Heart Diseases - What Are the 7 Heart Diseases and What Can You Do to Stay Heart Healthy?
It is important to be heart healthy. Although the term may sound intimidating, it is not impossible to live a heart healthy life. Board-certified physicians at Internal Medicine & Pediatric Clinic will help you understand the various heart diseases and what you can do to stay heart healthy. They will also help you make smart choices when it comes to your health care and lifestyle.
Coronary artery disease
Coronary artery disease (CAD) is caused by a buildup of substances on the inner walls of the coronary arteries, limiting the flow of blood to the heart muscle. This can cause a heart attack or angina. Depending on the severity of the disease, the patient may require surgery or lifestyle changes to prevent the arteries from narrowing further.
The plaque in the arteries may rupture or become completely blocked, obstructing the flow of blood. The blockage causes a heart attack or a stroke.
Hypertension is a complex disorder of the cardiovascular system, causing an increased blood pressure. It is one of the most common and modifiable risk factors for premature cardiovascular disease and death. It is associated with cardiac complications, including left ventricular hypertrophy and heart failure. Left ventricular hypertrophy causes an increased demand for oxygen by the myocardium, which can cause chest pain or angina. It can also disrupt the heart's conduction pathways, which can result in atrial fibrillation and ischemic stroke.
Hypertension is often called the silent killer because it often goes undetected until it becomes a problem. Untreated hypertension increases the risk of heart attack, heart failure, kidney failure, and stroke. It contributes to nearly half of all deaths due to heart disease.If you want any appointment click medical essential diagnostics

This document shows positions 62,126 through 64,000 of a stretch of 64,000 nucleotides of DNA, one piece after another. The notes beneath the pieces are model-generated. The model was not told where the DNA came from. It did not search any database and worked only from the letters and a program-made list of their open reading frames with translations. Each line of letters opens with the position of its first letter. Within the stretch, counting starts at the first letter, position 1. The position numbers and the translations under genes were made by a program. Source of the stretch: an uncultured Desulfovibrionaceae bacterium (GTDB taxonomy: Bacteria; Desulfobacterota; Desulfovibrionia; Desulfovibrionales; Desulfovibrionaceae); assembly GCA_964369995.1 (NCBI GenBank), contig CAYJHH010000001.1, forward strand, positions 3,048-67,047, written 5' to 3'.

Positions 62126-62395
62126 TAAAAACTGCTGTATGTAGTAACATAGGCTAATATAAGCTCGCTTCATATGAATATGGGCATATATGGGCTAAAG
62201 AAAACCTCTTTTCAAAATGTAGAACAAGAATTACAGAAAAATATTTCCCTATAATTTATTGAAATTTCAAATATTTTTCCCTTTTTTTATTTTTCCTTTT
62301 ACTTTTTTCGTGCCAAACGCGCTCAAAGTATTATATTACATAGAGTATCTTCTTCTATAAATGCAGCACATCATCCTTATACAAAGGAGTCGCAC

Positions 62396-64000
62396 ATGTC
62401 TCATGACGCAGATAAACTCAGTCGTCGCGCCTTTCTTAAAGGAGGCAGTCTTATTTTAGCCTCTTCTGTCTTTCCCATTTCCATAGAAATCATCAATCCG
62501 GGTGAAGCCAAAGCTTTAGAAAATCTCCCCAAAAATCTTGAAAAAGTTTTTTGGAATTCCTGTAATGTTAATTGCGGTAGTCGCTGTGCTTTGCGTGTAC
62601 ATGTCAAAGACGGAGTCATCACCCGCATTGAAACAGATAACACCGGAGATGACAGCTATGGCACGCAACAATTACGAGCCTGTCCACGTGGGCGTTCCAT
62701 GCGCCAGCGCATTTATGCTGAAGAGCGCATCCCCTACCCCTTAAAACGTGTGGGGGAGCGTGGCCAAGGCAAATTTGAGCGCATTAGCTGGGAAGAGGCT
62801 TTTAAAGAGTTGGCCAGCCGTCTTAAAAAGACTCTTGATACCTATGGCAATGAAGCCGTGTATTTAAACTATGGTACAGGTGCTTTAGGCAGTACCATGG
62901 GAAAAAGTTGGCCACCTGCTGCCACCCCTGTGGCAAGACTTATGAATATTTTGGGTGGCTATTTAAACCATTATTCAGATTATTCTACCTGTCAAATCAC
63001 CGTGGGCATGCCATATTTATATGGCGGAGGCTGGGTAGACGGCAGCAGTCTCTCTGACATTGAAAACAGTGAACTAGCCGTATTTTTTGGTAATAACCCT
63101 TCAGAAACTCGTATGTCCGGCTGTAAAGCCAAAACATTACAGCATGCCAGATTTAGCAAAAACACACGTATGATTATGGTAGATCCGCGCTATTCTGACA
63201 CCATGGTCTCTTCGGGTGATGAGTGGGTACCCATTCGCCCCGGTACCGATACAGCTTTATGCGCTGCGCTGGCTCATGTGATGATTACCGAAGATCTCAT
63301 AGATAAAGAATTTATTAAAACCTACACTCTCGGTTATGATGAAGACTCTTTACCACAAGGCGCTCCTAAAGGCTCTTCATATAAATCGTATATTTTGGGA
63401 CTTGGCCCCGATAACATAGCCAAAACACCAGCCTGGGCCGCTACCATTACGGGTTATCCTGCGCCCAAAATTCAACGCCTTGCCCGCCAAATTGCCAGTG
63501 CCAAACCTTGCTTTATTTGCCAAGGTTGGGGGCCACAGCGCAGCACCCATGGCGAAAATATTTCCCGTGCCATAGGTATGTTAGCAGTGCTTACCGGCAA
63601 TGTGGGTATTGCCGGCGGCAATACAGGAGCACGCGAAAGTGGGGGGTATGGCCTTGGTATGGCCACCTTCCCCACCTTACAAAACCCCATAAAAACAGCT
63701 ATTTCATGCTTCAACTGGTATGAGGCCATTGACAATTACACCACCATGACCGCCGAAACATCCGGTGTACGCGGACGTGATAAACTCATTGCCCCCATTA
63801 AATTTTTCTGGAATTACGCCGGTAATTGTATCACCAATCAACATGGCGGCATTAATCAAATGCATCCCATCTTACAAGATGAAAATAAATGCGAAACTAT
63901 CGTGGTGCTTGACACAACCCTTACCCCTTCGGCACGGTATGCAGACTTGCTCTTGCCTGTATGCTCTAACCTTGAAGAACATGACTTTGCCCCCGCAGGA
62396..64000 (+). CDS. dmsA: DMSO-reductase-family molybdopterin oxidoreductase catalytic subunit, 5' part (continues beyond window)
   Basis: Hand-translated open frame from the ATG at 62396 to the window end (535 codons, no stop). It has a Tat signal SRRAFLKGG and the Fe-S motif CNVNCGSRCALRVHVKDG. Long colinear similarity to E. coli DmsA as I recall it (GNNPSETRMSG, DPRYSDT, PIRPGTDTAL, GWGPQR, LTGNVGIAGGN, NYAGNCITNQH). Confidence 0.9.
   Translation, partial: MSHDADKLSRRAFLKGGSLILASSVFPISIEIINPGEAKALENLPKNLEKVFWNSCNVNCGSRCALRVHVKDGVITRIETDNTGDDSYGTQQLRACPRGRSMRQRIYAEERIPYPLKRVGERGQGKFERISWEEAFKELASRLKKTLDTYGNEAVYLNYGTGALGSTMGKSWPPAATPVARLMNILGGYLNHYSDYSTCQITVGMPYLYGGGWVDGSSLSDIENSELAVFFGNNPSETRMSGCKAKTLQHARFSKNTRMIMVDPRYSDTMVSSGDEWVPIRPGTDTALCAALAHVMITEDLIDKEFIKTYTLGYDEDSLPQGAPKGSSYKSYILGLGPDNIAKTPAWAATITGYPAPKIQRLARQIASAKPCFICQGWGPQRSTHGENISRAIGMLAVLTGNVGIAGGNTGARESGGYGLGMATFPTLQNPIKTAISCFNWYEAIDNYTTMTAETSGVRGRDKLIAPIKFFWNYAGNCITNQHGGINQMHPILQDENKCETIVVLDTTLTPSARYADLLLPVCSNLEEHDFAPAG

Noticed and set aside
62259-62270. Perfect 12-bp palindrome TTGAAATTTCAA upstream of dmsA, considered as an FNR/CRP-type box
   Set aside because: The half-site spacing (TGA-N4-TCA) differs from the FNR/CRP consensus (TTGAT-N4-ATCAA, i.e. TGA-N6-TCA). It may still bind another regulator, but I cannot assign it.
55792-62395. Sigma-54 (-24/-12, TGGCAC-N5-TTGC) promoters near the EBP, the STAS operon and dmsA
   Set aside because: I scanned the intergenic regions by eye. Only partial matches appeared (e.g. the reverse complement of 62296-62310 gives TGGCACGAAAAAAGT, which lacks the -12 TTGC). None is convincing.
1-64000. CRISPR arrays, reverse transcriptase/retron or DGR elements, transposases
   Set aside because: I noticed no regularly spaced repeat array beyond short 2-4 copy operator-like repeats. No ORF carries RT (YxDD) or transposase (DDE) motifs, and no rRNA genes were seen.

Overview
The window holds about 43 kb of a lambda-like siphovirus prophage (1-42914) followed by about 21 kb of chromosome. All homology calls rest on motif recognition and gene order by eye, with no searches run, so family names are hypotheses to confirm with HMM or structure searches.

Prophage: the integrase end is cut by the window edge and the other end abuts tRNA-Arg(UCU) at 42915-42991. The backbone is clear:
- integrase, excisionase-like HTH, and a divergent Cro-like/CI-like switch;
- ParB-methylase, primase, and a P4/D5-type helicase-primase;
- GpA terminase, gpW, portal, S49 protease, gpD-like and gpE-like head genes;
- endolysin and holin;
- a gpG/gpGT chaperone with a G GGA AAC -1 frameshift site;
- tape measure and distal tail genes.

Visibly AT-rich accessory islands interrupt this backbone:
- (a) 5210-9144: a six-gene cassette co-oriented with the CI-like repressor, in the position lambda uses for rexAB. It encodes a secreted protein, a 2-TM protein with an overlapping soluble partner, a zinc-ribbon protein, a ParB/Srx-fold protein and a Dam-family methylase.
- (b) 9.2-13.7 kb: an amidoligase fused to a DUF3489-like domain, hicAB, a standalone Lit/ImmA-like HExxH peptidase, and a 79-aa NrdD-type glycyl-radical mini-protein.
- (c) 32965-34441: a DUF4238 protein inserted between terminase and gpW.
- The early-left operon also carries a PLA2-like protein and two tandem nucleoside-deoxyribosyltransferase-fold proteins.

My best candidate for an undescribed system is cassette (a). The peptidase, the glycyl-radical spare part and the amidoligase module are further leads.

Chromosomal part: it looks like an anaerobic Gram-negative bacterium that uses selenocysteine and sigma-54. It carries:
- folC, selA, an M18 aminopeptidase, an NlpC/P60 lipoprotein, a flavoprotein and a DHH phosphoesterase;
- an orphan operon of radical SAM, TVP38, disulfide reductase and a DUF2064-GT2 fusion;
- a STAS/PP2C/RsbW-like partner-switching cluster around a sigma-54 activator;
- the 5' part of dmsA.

Ventricular septal defect
Although the exact causes of ventricular septal defect are still unknown, experts suspect that the condition is a result of errors made during the embryonic development of the heart. The heart is not developed with a septum to separate the two chambers, so it grows a muscular wall instead to split the lower chamber. When the muscle fails to form a solid wall, the defect results. It is a complex condition, with many contributing factors.
A VSD is a hole in the upper part of the ventricular septum. This hole causes the heart to pump extra blood to the right ventricle. This extra blood then passes through the pulmonary artery to reach the lungs. Most VSD holes occur in the membranous part of the septum, but the more serious type occurs in the muscle part.
Pulmonary stenosis is a heart condition in which the pulmonary valve is narrowed and does not open properly. This prevents blood flow from the heart's right ventricle to the lungs. It can occur as a result of infections, rheumatic fever, or carcinoid syndrome. This condition is rare in adults and is more common in children and infants. Symptoms of pulmonary stenosis include fatigue, dizziness, and fainting.
Symptoms of pulmonary stenosis can include shortness of breath and cyanosis in children. Treatment for this heart condition includes surgery or pulmonary valve repair. Often, children with mild or moderate stenosis will be able to return to their usual activities. However, they should consult with their cardiologist before participating in physical activities or competing in sports.
Takotsubo cardiomyopathy is a rare and debilitating condition of the heart that affects both men and women. It is typically found in people over 50. It can cause congestive heart failure and other heart problems. It is important to see a doctor as soon as possible to get the right treatment for this condition. Often, patients will recover completely.
Takotsubo cardiomyopathy does not have a standard treatment, but doctors may recommend certain medications to manage symptoms and support the recovery of the heart. For example, diuretics are sometimes prescribed to reduce fluid buildup in the heart. Some patients are also prescribed anticoagulants to prevent blood clots. Patients may need to undergo frequent echocardiograms in the weeks following their diagnosis.
Congenital heart defects
Congenital heart defects (CHDs) are birth defects of the heart that affect the heart's structure and function. They can range from relatively minor issues with no symptoms to severe issues that can result in lifelong health problems. An estimated 1 million children and adults are born with a heart defect, and treatments for these conditions have improved over the last few decades. Today, nearly all children with congenital heart disease survive to adulthood, though some may require constant care for the rest of their lives.
Aortic valve stenosis: This condition occurs when the aortic valve is not formed correctly. This can lead to poor blood flow and even lead to heart failure. Other common heart defects include hypoplastic left heart syndrome, atrial septal defect, and coarctation of the aorta.